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I am using Indy idHTTP object to request XML data from a server. Once the request is made, the server sends a reply, and I can read the reply header OK: result := IdHTTP1.Response.ResponseText;

Their system then continues to send unsolicited XML data at regular intervals until a predetermined timeout period expires.

However, the customer now wants my client application to send them a HTTP response back every time I receive data (the response based on successful parsing of the XML).

I can work out how to send a response if I was the server, but how can I generate a response header and use my idHTTP1 client to post (or put, send etc) just the header.

This is I think, not exactly defined in RFC 2616, as the server normally sends the HTTP response, not the client, viz:

6 Response

"After receiving and interpreting a request message, a server responds with an HTTP response message."

I thought I could use TIdHTTPResponseInfo and use the WriteHeader method, but could not work out how to set up the linkage to the URL I need to reply to if I am the client.

I am using Delphi XE and Indy 10.5.7

I've tried a number of ways, but none of them successfully.

Any help or possible code examples are really appreciated!

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TIdHttp is the CLIENT HTTP component, it's the equivalent of an web browser. How can someone send you unsolicited XML data at regular intervals until a predetermined timeout period expires? It's like saying: After doing this Google search, I keep getting new web pages in my browser until a predefined time expires. –  Cosmin Prund Jan 30 '11 at 12:57
    
@Cosmin re-read RFC 2616. This is possible. –  Eugene Mayevski 'EldoS Corp Jan 30 '11 at 13:00
    
Yes, that's exactly correct. Except their system sends XML data not web pages. There's actually nothing wrong that we can see with that. The unsolicited data reception part works fine. And that's not the problem at all, it's how to send a HTTP response back to them that we need to sort out. –  James Jan 30 '11 at 13:33
    
+1 for peeking into the specs! @Cosmin Prund: thats HTTP/1.1 "kept-alive" connection. Let-me guess, some PHP implementation of XML-RPC [mis]behaving this way? –  Free Consulting Jan 30 '11 at 18:33
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2 Answers

Your question can be split into two parts: (a) what data do I have to send to the server to notify the server, and (b) how do I send this data using IdHTTP.

While sending the data stream until connection is closed corresponds to HTTP standard, HTTP is a request-response protocol. If the client receives data as a response, then it can't reply with it's own response - the client can only send another request. So your task is to figure out, what kind of request the server would accept as a confirmation of data receipt. Once you figure this, you will be able to find how (if) it is possible with IdHTTP.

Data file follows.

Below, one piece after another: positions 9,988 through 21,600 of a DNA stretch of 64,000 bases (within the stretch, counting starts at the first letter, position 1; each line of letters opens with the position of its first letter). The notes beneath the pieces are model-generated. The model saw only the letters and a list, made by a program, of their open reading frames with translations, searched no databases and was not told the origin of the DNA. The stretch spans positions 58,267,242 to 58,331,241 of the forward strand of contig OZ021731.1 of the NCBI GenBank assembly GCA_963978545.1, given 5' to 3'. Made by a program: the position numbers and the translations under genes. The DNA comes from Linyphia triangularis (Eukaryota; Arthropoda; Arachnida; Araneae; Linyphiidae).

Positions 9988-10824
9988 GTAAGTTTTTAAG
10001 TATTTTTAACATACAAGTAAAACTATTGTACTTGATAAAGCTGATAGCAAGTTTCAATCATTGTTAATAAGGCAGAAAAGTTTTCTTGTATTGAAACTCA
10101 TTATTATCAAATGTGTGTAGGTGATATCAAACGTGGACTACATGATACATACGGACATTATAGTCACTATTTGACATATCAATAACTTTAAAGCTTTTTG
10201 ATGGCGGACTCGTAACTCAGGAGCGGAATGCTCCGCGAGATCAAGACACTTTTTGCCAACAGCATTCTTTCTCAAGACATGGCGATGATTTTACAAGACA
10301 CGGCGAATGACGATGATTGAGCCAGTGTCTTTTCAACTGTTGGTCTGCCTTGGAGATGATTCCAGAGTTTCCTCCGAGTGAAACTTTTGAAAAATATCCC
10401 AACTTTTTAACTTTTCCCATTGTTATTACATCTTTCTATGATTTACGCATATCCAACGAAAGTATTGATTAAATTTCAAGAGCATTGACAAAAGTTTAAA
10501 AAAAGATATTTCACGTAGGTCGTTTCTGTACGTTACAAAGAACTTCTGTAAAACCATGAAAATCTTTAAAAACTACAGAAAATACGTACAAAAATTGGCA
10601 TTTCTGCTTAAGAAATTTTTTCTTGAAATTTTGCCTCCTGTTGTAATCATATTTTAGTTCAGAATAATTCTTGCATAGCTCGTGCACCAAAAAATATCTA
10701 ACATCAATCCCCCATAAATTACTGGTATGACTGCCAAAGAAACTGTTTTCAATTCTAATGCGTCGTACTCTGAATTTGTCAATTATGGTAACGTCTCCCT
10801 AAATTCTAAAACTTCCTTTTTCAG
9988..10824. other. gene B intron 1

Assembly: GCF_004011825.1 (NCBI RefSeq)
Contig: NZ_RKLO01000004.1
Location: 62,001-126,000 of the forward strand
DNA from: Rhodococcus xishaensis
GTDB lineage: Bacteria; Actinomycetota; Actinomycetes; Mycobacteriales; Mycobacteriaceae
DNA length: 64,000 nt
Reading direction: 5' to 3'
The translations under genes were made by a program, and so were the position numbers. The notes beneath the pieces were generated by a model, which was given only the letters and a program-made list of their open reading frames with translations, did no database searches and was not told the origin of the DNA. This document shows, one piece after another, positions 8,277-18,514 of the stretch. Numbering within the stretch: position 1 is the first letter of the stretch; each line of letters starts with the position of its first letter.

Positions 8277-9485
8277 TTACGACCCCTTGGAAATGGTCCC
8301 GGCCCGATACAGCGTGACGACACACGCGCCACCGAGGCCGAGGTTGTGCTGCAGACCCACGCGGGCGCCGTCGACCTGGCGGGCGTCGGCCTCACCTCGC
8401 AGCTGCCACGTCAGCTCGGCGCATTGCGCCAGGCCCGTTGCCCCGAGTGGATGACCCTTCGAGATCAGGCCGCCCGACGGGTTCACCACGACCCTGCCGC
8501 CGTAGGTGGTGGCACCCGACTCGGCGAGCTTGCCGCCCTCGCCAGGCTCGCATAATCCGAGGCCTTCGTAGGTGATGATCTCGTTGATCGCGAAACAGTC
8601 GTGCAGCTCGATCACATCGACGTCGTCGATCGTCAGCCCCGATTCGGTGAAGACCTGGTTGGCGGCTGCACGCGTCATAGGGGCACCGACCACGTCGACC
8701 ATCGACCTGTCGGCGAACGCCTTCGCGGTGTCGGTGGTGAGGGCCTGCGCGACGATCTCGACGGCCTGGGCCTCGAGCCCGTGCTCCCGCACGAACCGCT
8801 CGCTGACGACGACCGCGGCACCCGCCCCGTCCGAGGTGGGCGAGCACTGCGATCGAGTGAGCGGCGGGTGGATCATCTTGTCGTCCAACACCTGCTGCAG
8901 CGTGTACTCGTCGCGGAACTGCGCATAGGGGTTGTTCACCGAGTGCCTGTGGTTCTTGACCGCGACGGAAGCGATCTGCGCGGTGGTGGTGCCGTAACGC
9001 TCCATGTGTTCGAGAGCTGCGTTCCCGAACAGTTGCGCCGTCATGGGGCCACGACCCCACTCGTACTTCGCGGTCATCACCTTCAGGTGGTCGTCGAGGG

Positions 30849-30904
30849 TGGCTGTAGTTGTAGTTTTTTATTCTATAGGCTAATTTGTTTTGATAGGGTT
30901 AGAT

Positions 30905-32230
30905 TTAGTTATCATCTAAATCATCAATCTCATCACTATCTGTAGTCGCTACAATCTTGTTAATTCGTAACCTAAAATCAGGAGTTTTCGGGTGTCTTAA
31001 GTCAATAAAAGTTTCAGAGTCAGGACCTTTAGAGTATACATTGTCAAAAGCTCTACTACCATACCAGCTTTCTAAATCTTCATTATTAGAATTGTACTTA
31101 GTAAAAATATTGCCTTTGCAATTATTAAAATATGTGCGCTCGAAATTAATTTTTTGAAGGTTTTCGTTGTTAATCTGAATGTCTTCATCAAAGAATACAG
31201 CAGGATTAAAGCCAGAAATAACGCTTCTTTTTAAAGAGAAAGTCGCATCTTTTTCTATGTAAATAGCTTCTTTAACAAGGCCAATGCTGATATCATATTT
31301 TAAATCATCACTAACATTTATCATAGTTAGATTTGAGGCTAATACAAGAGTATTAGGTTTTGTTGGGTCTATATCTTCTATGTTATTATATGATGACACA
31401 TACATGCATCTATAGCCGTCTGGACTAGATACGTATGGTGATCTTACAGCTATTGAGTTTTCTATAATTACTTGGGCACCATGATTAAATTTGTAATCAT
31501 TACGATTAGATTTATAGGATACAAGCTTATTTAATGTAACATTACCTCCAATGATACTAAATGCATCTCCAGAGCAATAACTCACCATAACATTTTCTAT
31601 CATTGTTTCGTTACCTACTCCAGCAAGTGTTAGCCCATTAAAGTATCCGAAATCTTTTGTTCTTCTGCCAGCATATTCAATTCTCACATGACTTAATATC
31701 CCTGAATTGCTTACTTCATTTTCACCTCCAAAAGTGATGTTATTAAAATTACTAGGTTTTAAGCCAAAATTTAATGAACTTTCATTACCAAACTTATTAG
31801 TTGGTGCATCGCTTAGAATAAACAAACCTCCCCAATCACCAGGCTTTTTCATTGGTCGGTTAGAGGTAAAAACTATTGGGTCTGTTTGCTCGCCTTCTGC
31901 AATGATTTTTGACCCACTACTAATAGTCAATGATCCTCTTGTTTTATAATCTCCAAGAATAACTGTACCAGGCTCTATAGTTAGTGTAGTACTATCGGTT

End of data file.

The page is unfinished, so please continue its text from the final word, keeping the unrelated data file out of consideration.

Update: If you should send 200 OK to the server, then, this is not conformant to HTTP protocol specification. You can try getting to the socket behind the HTTP client and just send 7 bytes (200 OK + CRLF).

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Thanks, For part (a) I can work out what to send back. e.g. 200 OK or 400 error. It's your (b) that I need to know the answer to. Are you suggesting that I possibly make a further request but somehow include an HTTP header only, so as to 'trick' the server that it actually received a response? –  James Jan 30 '11 at 13:25
    
@James Updated the answer. –  Eugene Mayevski 'EldoS Corp Jan 30 '11 at 13:45
    
Thanks Eugene, wouldn't that need to be 'HTTP/1.1 200 OK CrLf' (18 bytes) or don't I need the HTTP version information? (from RFC 2616, 6.1: '6.1 Status-Line The first line of a Response message is the Status-Line, consisting of the protocol version followed by a numeric status code and its associated textual phrase, with each element separated by SP characters. No CR or LF is allowed except in the final CRLF sequence. Status-Line = HTTP-Version SP Status-Code SP Reason-Phrase CRLF' –  James Jan 30 '11 at 22:25
    
@James as this is not standard-compliant anyway, so what you would need is a question to be addressed to server developers. They might expect or accept anything they imagine. My words about 7 bytes were just a guess based on your previous comment. –  Eugene Mayevski 'EldoS Corp Jan 31 '11 at 6:22
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If the server expects the client to send an acknowledgement of each XML reply, then the server IS NOT implementing the actual HTTP protocol, as this is not allowed behavior. More likely, they are implementing their own custom protocol that mimics, but is not, HTTP. SIP, for example, has many characterics that are similar to HTTP, and many that are not (multiple replies to single requests, for instance).

You need to find out what kind of the protocol the server is really implementing. You will not be able to use TIdHTTP for it. Use TIdTCPClient directly instead. Then you can send and receive data however you need.

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